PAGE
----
driving in the rain

As a new driver, you might encounter some challenging terrain and weather conditions that you didn't face during your driving lessons. One common scenario is driving alone in heavy rain. Trusting your instincts and following some essential tips can help you navigate safely.

Here are some tips for new drivers when they are driving in the rain, along with some valuable resources to help you stay safe on the road.

  • Turn on your headlights, no matter how light the rain is. This not only improves your visibility but also allows others to see you. Check your local laws for regulations on using headlights in rain.
  • Slow down. Prioritize your safety and that of other drivers and pedestrians by reducing your speed. Give yourself extra time to reach your destination. If someone is waiting for you, they will understand.
  • Exercise extra caution after a long dry spell. Oil and grease build up on the road, and after heavy rain, surfaces can become very slick. Drive carefully until the residue washes away.
  • Maintain a safe distance between vehicles. This gives you more time to react to unexpected situations.
  • When braking, apply gentle pressure and allow yourself more time to stop. This also gives the vehicles behind you more time to react.
  • Follow the tire tracks of the vehicle in front of you. This can help reduce the amount of water your tires have to displace.
  • Keep a safe distance from large trucks and buses. Their large tires can splash water onto your windshield, impairing your visibility. However, avoid passing them in the rain, if possible.
  • Ensure clear visibility through your windows at all times. Use your defrosters to prevent windows from fogging up.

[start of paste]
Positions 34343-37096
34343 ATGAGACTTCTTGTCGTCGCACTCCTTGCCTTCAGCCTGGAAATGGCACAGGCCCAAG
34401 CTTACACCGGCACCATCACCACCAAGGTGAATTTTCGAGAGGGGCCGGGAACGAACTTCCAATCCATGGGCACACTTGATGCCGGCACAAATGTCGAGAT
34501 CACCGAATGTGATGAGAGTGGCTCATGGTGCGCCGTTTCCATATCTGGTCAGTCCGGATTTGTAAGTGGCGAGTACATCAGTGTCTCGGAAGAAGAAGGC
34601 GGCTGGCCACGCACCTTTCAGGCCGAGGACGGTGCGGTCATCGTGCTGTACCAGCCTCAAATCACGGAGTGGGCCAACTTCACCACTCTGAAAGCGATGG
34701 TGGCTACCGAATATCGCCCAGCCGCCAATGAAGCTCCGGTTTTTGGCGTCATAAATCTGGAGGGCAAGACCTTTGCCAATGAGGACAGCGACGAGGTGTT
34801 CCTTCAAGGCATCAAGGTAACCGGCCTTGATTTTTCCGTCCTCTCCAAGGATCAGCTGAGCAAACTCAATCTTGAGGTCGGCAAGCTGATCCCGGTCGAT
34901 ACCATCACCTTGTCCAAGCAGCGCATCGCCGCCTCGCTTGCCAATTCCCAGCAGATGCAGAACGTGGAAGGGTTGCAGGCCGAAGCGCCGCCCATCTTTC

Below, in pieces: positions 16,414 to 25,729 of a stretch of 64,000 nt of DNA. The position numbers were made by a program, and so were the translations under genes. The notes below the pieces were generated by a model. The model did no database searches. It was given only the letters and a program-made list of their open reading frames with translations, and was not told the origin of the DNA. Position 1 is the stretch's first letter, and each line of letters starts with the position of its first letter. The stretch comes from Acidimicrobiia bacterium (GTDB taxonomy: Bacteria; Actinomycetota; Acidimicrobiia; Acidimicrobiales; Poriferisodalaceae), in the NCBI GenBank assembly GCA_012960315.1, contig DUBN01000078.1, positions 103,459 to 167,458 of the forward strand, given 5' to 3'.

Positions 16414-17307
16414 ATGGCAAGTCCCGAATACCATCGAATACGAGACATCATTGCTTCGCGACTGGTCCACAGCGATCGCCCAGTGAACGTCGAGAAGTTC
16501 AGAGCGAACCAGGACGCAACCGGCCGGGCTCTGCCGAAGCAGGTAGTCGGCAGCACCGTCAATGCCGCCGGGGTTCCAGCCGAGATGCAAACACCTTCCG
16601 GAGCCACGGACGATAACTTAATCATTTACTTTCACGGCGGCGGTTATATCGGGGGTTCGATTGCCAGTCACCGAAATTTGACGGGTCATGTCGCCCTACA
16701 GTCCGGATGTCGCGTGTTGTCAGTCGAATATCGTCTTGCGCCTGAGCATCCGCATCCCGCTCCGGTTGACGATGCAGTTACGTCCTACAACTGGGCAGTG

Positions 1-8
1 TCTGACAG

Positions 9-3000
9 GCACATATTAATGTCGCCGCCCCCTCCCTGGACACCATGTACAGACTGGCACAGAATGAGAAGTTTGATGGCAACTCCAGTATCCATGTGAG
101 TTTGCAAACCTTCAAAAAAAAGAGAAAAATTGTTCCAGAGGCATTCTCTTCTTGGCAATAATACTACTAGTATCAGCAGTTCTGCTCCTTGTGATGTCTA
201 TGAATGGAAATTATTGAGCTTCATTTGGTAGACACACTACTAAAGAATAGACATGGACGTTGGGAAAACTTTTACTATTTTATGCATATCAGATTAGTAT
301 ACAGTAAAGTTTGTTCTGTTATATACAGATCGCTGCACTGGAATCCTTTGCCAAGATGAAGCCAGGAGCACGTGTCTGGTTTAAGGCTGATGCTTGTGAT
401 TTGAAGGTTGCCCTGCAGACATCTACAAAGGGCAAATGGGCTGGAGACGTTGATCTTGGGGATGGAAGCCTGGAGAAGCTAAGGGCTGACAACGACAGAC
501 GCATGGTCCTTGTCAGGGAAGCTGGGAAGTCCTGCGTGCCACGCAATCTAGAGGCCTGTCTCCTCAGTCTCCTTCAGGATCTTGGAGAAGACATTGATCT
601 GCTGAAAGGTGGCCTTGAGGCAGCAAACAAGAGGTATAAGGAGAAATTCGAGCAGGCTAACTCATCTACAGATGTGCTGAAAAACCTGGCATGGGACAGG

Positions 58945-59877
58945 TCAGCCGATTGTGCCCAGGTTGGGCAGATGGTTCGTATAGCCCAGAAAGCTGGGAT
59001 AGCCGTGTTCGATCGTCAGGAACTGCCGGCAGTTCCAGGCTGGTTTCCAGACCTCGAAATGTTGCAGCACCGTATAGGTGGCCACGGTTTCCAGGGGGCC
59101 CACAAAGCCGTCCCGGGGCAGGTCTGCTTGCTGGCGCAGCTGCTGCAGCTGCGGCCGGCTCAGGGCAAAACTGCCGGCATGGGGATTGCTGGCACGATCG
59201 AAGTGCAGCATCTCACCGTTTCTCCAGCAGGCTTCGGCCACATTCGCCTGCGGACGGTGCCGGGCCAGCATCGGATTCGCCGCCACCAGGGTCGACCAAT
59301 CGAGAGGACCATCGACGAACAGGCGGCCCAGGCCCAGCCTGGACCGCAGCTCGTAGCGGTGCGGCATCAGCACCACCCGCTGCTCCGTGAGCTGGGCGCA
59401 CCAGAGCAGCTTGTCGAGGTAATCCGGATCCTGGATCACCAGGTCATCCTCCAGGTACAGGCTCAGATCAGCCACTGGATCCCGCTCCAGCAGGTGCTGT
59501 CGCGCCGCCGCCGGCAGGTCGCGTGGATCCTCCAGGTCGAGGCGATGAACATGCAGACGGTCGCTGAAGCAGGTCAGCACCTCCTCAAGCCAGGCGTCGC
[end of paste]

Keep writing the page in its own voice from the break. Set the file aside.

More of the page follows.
• Stay on the road. Avoid veering off onto muddy or unstable surfaces.
  • Approach puddles with caution. They could be deeper than they appear, so try to go around them if possible.
  • Never drive through moving water. You can't accurately judge its depth, and your vehicle may be swept away.
  • Don't hesitate to pull over if visibility becomes poor. In some situations, it's much safer to stop driving until conditions improve.
  • If you hydroplane, remain calm and avoid overreacting. Instead of hitting the brakes or turning the wheel abruptly, release the gas pedal slowly and steer straight until your car regains traction.
  • Prepare your car for rainy conditions. Maintain well-functioning windshield wipers, adequate tires, and brakes on your car.

Driving in the rain can be intimidating, especially for new drivers. Give yourself extra time, drive cautiously, and remember that experience will help you become more comfortable over time.

If the rain is particularly heavy and you have the option, consider waiting for the downpour to pass before hitting the road. Assess whether your trip is necessary or if it can be postponed. If you're already driving and visibility becomes dangerously low, pull over to the side of the road, ensuring that you're completely off the roadway to avoid collisions with other drivers who may not see you.

If you're not comfortable driving in the rain, don't hesitate to ask for help. Your parents or another experienced adult may be willing to accompany you during rainy conditions, helping you gain confidence and become a safer driver. You can also enroll in advanced driving courses that cover driving in adverse weather conditions, such as those offered by the Traffic School Online program.

Remember, practice and experience are the keys to becoming a skilled and confident driver in all types of weather. As you gain more experience driving in the rain, you'll develop the skills needed to navigate safely and responsibly. Stay cautious, be prepared, and don't be afraid to seek help or additional training when necessary.